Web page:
In eastern Ukraine, trench warfare continues against a backdrop of fears of invasion



With his hoarse voice as a smoker, the middle-aged Ukrainian soldier urged a visitor to hurry up a stretch of muddy trench through an open clearing.

Gesturing east, he noticed that the snipers were hiding just a few hundred yards away.

“We have to run until we get under cover,” he said.

At the forefront of Ukraine’s long-running conflict with Russian-backed separatists, smells, sights and sounds are reminiscent in many ways of the trench warfare that took place in Western Europe more than a century ago during the First World War. World Cup. serve as an ominous precursor to what could have erupted in the continent’s first major land war in decades.

Although the world’s attention is facing high-risk diplomacy aimed at preventing a new Russian incursion, this forceful confrontation in eastern Ukraine has remained almost out of sight for years. , except for tired fighters and a handful of unfortunate civilians who have nowhere else to go. to go.

“It’s an experience I wouldn’t wish for my worst enemy,” said Sofia Anatolyevna, one of eight residents who remain in the “red zone,” a heavily militarized zone that includes the ruined village of Pisky. At 83, she is partially blind, with no relatives to help her, and no means to relocate. His son died in previous fights.

A building with broken windows.

The village of Pisky was destroyed during the fighting in 2014-15. It is located in the “red zone”, an area where no civilians are allowed, except for the eight villagers who decided to stay.

(Nils Adler / For The Times)

Sofia Anatoljevna is one of the eight villagers still living in Pisky.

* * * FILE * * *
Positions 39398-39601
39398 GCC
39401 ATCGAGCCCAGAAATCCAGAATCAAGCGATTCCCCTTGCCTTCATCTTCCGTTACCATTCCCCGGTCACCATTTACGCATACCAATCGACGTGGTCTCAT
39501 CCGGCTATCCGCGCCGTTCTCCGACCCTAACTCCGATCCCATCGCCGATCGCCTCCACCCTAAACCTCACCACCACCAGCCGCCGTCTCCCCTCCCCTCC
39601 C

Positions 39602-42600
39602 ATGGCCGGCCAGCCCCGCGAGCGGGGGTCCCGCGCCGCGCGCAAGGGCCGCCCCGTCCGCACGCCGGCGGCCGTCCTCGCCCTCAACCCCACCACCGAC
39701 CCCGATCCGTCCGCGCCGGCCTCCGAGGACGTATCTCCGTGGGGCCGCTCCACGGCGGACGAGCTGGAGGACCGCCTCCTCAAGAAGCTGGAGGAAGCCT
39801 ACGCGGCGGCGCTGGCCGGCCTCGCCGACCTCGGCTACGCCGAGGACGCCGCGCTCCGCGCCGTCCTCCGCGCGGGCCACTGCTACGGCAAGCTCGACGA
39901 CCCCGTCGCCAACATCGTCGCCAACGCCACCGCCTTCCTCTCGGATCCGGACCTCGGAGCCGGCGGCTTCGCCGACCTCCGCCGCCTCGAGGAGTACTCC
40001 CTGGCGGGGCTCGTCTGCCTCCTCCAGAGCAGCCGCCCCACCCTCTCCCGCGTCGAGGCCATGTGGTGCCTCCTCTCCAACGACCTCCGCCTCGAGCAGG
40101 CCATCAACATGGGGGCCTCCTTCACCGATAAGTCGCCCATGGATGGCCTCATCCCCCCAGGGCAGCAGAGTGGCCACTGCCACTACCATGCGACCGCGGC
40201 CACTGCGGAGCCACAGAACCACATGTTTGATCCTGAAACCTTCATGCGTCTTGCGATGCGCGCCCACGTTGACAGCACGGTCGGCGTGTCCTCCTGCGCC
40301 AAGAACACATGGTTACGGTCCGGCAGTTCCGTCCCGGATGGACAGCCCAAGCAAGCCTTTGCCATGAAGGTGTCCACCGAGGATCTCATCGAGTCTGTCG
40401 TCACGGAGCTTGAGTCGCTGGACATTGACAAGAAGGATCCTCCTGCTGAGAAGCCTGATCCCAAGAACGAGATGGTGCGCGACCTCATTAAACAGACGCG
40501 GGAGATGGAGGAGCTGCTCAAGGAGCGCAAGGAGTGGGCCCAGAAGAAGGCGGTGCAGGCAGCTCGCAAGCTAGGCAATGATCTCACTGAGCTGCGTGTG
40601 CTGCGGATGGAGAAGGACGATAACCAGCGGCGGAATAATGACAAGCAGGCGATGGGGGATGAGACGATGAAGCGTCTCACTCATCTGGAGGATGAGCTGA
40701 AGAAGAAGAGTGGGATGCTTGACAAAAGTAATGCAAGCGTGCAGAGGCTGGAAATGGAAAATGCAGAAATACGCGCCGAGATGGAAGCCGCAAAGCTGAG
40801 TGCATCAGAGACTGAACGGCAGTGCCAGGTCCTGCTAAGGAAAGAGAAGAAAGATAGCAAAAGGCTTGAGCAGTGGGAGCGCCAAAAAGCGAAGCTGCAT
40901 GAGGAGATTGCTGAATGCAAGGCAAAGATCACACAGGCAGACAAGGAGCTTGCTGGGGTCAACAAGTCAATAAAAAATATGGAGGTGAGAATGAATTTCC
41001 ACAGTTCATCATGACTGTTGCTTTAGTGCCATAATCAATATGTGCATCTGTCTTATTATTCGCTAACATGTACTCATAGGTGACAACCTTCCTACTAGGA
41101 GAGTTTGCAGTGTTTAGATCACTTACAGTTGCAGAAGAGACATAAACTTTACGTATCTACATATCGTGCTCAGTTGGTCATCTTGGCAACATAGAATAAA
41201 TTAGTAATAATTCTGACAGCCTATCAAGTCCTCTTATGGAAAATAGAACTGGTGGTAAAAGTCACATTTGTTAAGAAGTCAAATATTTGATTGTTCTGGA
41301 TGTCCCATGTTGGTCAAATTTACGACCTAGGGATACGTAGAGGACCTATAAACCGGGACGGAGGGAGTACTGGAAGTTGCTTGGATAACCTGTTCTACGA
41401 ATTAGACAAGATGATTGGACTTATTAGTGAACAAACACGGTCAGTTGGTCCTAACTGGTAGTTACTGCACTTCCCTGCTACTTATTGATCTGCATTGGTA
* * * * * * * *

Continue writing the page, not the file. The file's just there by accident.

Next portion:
Sofia Anatoljevna is one of the eight villagers still living in Pisky. He lost his son in the fight.

(Nils Adler / For The Times)

The fierce fighting that erupted eight years ago between Russian representatives and Ukrainian forces in two separatist states was, at least in part, eclipsed at the time by the capture and subsequent annexation of the Crimean peninsula, some 320 miles to the east. southwest, by Russian President Vladimir Putin.

That brazen prey provoked Western disapproval and harsh sanctions, but the strategic Black Sea peninsula remains firmly in Russian hands, and Putin – who sees the breakup of the Soviet Union in 1991 as one of the greatest catastrophes in history – has reiterated its insistence that Ukraine, an independent country of more than 40 million people, is inextricably linked to Russia.

For weeks now, the Russian leader has indicated that he may be willing to uproot another part of Ukraine. More than 100,000 Russian soldiers, with tanks and artillery, are concentrated near the borders of Ukraine, and the Kremlin has rejected both threats and calls from Western interlocutors.

The last of them arrived on Friday in Geneva, while U.S. Secretary of State Antony J. Blinken and Russian Secretary of State Sergei Lavrov met for 90 minutes with no outward signs of progress.

Moscow renewed its demand that NATO pledge that Ukraine will never become a member of the alliance; Blinken told Lavrov that he expected written responses from the United States to Russia’s proposals next week.

But public assessments of both U.S. and European officials have been bleak.

“My guess is that I think it will move,” President Biden said this week. when asked if Putin was likely to send troops despite US and European votes with serious but unspecified consequences in the event of an invasion.

Along the “line of contact” between the separatist forces of Ukraine and Russia in eastern Ukraine, the diplomatic maneuver may seem like an abstraction compared to the harsh realities of daily existence.

In Pisky, the rows of collapsed concrete apartment blocks and collapsed houses are witnessing a chaotic battle during 2014 and 2015, before a tenuous ceasefire settled.

But the struggle never stopped, a story not reconciled in a frozen landscape.